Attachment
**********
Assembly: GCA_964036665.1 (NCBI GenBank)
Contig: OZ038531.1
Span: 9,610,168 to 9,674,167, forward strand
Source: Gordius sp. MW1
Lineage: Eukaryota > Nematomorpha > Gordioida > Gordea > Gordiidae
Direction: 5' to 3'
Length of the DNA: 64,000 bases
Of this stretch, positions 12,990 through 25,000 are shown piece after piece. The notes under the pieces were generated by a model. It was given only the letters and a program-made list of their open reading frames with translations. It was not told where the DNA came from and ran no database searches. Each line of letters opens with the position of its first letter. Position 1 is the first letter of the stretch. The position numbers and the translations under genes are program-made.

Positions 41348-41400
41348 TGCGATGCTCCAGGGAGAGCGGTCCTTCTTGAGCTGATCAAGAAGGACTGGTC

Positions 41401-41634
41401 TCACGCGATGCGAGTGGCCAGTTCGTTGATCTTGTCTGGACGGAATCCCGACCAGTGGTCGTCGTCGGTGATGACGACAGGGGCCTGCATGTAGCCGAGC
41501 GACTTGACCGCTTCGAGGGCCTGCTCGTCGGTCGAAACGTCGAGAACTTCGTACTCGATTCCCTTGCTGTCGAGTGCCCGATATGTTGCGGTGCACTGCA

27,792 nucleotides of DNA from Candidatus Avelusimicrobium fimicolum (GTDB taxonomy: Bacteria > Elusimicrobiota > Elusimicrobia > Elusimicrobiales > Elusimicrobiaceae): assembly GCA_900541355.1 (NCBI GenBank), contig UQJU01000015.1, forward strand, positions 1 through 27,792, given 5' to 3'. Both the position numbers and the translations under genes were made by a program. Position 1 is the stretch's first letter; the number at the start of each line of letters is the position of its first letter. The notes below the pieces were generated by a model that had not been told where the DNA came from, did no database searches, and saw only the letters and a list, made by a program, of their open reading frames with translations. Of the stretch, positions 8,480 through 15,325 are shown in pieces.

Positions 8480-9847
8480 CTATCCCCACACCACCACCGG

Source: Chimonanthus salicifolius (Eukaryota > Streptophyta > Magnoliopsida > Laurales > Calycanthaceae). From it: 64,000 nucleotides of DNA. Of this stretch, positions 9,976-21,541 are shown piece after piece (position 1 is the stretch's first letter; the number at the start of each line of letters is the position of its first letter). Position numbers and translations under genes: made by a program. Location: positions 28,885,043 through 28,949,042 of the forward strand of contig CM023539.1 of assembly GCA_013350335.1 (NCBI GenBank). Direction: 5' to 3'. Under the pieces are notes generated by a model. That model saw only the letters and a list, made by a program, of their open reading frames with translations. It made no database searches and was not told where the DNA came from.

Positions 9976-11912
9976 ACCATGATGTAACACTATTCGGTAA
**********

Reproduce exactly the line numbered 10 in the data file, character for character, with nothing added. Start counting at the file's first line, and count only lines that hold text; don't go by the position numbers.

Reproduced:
41348 TGCGATGCTCCAGGGAGAGCGGTCCTTCTTGAGCTGATCAAGAAGGACTGGTC